Researchers at the University of California Los Angeles medical school have determined that children who have recovered from measles as children may suffer from a fatal incurable complication years later.
Subacute sclerosing panencephalitis (SSPE) remains dormant in the brain and once reawakened, it can lead to seizures, coma, and death. The complication affects 1 in 600 people who suffered from measles as children.
Fears that the MMR vaccine causes autism despite many medical studies proving the MMR vaccine does not cause autism has resulted in nearly 9 million children in the U.S. not being fully vaccinated against measles. This leaves them at risk of contracting measles, and of possibly suffering from SSPE several years later.
In spite of several studies conducted by respected and reputable medical researchers and scientists proving that vaccines do not cause autism, 1 in 5 millennials between the ages of 18 and 29 believe that vaccines cause autism.
The hypothesis put forward by Andrew Wakefield in his discredited study involving 12 children has been debunked, and even Andrew Wakefield admits that it was nothing more than a hypothesis he put forth.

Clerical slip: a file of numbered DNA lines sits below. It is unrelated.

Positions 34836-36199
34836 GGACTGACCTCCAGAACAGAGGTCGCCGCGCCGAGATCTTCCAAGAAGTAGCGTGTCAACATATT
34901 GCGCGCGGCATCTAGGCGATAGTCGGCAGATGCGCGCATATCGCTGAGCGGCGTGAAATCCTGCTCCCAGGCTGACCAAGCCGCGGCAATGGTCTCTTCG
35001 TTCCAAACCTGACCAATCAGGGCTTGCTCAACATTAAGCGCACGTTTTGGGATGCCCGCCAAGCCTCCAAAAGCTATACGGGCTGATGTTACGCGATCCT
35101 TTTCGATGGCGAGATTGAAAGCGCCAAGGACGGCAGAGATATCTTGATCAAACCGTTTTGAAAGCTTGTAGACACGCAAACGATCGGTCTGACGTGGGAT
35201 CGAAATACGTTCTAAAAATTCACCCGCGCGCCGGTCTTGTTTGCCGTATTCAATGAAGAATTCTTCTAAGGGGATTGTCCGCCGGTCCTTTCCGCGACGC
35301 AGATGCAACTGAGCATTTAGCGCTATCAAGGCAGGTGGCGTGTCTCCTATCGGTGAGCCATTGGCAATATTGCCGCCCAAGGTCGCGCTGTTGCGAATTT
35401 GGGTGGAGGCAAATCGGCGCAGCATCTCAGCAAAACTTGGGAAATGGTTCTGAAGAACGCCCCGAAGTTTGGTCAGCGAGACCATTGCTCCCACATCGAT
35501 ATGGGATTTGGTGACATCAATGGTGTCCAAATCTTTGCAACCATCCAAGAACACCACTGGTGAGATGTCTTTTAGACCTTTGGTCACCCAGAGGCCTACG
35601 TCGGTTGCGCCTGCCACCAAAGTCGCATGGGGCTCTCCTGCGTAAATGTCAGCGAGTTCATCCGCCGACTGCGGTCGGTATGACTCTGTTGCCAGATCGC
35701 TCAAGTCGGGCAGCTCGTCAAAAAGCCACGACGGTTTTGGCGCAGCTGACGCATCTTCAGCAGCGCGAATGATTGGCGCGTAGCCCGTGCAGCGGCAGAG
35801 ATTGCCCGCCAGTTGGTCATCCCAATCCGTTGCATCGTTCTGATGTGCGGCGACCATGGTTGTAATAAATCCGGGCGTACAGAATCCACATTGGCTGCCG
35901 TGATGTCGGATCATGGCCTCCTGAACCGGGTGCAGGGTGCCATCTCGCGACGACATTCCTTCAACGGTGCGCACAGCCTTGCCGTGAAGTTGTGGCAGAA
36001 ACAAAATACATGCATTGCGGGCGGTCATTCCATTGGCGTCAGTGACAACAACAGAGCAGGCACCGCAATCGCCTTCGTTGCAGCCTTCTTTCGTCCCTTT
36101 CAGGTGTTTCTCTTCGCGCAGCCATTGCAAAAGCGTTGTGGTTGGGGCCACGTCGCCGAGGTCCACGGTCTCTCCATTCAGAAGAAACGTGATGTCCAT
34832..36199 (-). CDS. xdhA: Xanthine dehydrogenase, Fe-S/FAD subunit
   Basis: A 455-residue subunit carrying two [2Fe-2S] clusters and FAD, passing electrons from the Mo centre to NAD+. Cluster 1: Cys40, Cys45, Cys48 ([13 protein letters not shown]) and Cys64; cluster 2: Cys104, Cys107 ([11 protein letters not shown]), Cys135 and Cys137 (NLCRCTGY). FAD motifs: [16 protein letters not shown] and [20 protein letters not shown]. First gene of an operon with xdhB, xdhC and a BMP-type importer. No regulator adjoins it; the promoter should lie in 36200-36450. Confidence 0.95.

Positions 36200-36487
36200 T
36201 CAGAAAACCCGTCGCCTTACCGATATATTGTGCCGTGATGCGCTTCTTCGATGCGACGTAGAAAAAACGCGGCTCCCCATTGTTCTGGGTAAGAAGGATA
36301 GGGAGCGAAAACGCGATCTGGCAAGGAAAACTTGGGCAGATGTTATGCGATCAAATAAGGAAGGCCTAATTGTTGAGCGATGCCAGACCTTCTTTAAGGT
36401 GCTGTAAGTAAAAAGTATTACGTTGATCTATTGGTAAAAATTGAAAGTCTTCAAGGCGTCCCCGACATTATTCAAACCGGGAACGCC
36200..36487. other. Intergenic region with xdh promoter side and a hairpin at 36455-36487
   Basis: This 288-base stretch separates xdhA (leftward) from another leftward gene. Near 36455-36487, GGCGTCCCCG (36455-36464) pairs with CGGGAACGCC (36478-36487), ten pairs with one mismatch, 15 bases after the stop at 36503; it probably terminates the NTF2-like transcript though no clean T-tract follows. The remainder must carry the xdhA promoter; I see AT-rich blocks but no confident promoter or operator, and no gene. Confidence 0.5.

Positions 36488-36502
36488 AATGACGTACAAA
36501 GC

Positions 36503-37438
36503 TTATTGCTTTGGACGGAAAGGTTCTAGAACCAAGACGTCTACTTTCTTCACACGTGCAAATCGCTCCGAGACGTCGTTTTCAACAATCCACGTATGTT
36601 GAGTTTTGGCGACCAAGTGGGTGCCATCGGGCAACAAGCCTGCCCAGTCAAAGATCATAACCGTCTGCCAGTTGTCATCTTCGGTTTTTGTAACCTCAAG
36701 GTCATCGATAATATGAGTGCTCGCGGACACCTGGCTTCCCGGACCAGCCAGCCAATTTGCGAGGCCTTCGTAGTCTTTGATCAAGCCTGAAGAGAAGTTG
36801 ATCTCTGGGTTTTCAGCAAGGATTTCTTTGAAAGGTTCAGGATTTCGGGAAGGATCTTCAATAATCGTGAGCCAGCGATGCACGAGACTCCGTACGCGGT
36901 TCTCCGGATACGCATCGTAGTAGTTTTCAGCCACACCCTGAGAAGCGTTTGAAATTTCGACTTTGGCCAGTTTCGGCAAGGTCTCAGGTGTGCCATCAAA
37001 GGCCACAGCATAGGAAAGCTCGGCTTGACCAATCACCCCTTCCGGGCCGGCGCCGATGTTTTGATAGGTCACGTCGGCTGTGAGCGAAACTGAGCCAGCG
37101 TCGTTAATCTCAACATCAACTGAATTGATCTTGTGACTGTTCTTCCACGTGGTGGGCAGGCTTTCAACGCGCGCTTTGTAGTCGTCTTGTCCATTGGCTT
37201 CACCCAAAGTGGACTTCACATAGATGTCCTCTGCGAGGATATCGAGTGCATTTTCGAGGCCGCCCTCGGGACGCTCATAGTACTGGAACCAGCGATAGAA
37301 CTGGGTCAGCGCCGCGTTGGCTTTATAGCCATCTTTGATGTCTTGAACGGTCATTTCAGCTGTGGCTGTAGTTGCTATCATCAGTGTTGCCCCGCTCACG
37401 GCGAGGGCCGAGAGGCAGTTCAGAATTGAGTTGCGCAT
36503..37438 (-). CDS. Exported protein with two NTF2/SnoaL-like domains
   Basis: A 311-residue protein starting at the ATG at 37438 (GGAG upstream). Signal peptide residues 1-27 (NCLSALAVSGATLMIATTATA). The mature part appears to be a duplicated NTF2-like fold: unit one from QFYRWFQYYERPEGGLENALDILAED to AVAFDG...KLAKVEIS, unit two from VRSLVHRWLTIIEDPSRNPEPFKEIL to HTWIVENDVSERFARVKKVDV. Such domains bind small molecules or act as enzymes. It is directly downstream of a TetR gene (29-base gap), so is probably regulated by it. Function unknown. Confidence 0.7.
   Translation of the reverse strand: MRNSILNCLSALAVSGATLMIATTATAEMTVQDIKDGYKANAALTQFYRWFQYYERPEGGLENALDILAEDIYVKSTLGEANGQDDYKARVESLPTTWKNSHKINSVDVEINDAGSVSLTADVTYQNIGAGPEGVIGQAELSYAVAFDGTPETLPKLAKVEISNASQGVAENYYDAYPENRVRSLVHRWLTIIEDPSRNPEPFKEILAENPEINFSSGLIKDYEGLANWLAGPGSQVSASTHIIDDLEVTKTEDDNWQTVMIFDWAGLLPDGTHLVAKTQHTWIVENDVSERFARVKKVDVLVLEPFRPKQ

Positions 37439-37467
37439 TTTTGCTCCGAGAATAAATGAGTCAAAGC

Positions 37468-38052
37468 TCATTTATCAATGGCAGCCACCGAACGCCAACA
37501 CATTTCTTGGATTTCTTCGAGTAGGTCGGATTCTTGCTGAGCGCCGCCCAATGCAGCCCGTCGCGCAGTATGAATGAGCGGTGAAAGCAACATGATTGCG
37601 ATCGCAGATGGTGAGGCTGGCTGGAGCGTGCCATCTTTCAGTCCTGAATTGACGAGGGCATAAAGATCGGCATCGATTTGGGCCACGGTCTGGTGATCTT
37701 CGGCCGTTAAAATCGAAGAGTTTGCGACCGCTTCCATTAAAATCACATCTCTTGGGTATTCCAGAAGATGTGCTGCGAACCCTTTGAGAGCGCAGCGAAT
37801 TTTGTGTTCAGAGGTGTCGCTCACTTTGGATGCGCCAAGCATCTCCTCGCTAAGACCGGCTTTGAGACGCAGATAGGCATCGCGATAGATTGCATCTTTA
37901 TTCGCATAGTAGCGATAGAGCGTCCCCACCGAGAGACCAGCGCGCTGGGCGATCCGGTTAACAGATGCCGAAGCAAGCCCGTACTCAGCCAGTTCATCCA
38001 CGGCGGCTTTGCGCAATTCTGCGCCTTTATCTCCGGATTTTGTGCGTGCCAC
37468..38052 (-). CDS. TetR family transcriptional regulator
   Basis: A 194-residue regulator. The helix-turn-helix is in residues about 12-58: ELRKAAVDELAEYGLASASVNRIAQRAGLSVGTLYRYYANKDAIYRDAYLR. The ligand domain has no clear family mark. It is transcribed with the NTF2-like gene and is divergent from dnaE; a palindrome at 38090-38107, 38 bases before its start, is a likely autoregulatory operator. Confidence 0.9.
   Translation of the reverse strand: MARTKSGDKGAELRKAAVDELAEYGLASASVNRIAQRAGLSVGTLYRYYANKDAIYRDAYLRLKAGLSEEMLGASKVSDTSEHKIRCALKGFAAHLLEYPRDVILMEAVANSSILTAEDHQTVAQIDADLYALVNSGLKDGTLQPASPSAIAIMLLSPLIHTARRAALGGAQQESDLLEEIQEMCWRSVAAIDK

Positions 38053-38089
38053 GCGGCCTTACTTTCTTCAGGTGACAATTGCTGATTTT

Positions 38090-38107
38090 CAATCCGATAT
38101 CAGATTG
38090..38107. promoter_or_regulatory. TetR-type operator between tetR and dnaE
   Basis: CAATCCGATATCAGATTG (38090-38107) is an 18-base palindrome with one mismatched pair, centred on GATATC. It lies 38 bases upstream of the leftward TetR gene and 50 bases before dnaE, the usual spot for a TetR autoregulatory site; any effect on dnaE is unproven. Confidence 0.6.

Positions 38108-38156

It should be noted that at the time his hypothesis was put forth in 1998 as study findings, Andrew Wakefield had just patented his own measles vaccine. The findings from the Wakefield study was retracted in 2010.
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Of the nine who contracted measles, six were not vaccinated against the disease, including two who were too young to be vaccinated.
Dr. Ron Chapman, director of the state’s Department of Public Health, reiterated that the best way to prevent measles (which is highly contagious) and its spread is to get vaccinated.
There are those for whom the measles vaccine is contraindicated — usually children with low immunity and compromised immunity systems.
Contrary to what some advocates and parents claim, reputable studies have proven repeatedly that the MMR vaccine does not cause autism.